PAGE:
Montreal Impact v Houston Dynamo

Deconstructing the Houston Dynamo’s success

2 Comments

The Houston Dynamo is the plain Jane minivan of professional soccer: it never looks very exciting, but the doggone thing gets the job done with minimal fuss and distraction.

Four MLS Cup finals appearances in seven years (including two championships) is all the evidence you need, compelling data that says things generally work right for the men in orange.

Layer in the context of a roster rarely adorned with high-profile, high-priced figures, and the organizational success that has marked this club since its 2006 arrival into South Texas becomes even more impressive.

How can the club keep winning battles when so often devoid of heavy weapons? It’s about Dominic Kinnear, about the locker room and (mostly) about the blessedness of unbending accountability.

Kinnear himself jokes about his team’s straight-forward style, about the open orange book, one with no secrets worth keeping. Stylistically, they play quickly out of the back with minimal side-to-side movement; there’s not much possession for possession’s sake. Sooner rather than later, they want something direct into a big striker (it’s always been a land of big strikers). This is why Kinnear’s side never require a central playmaker, per se, although an aggressive slasher type (Dwayne De Rosario, Stuart Holden, Oscar Boniek Garcia) that can break down defenses is always helpful.

They’ll go wide and look for service when possible – although maybe not as much as you might think. By getting forward without much namby-pampying around, the Dynamo win their share of corner kicks and free kicks. And then … well, then Brad Davis.

On defense, it’s about shape, effort, tracking, tackling, challenging religiously for every ball, winning second balls and, mostly, a relentless pursuit of doing all of the above without the toxicity of killer mistakes. That is the accountability.

It’s not that other teams aren’t attempting all the same things; it’s that Houston is more dogged in never accepting the teeny-tiniest lapse.

Kinnear is a master of demanding things go a certain way. Technical mistakes may happen, but boo-boos born of sloth or inattention simply are not tolerated. Do it wrong and someone lets you know about it.

If a Houston Dynamo man looks like he’s thinking about not tracking back on defense, Kinnear is off the bench screaming at him. (That goes for an MLS Cup final seen by thousands or a preseason friendly in Arizona, seen only by me and about four local parks workers.)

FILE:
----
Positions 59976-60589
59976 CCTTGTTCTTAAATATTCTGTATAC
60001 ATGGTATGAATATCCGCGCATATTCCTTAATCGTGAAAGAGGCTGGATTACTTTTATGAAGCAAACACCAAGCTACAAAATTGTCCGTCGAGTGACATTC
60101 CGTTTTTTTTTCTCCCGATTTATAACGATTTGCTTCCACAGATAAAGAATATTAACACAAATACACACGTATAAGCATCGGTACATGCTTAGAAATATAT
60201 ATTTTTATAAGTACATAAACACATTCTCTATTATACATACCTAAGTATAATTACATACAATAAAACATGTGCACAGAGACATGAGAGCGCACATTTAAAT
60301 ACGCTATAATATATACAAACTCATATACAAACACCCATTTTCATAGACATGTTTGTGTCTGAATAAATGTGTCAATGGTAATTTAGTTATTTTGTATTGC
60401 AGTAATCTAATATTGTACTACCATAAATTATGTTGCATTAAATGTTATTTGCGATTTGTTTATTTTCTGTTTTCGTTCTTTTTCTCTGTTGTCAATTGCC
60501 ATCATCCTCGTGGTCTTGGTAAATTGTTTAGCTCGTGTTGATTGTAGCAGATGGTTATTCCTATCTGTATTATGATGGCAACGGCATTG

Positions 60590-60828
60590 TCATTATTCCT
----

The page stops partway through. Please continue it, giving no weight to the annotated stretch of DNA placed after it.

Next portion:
If a wide midfielder of forward isn’t tucking in quickly enough on the weak side, Kinnear comes up hollering.

source:

The defender who clears a ball into the wrong spot … the midfielder who is slow to pursue a second ball … the goalkeeper who doesn’t communicate information quickly enough to his teammates … well, you get the idea.

It’s a demanding, daily grind – and it only works with the right kind of locker room. That’s where prudent roster construction comes in.  Kinnear and his assistants aren’t just scanning for talent, they always seek talent that is willing to “buy in.”

They must be men who don’t mind being held accountable, and men who will remind others about that uncompromising responsibility to faithfully toe the line. Fact is, some athletes (some people in general) just don’t want to be told they did something wrong, or may lash out defensively when told they aren’t putting enough effort into the enterprise.

Build a locker room with the right kind character, and things pretty much police themselves.

Generally speaking, Houston Dynamo men can be counted on to check their personal ambition at the BBVA Compass door; once through the gate, it’s about the collective. And when someone loses the orange-colored plot, Kinnear will be there to set them straight.

Bayern’s Vidal says “ugly” Atletico not deserved UCL finalists

MADRID, SPAIN - APRIL 27: Juanfran of Atletico Madrid and Arturo Vidal of Bayern Munich argue during the UEFA Champions League semi final first leg match between Club Atletico de Madrid and FC Bayern Muenchen at Vincente Calderon on April 27, 2016 in Madrid, Spain.  (Photo by Gonzalo Arroyo Moreno/Getty Images)
Getty Images
Leave a comment

Bayern Munich midfielder Arturo Vidal has declared “ugly” Atletico Madrid unworthy finalists in the UEFA Champions League.

Bayern was eliminated in the Champions League semifinal by Atleti on Tuesday, with Diego Simeone’s Spanish side advancing on away goals.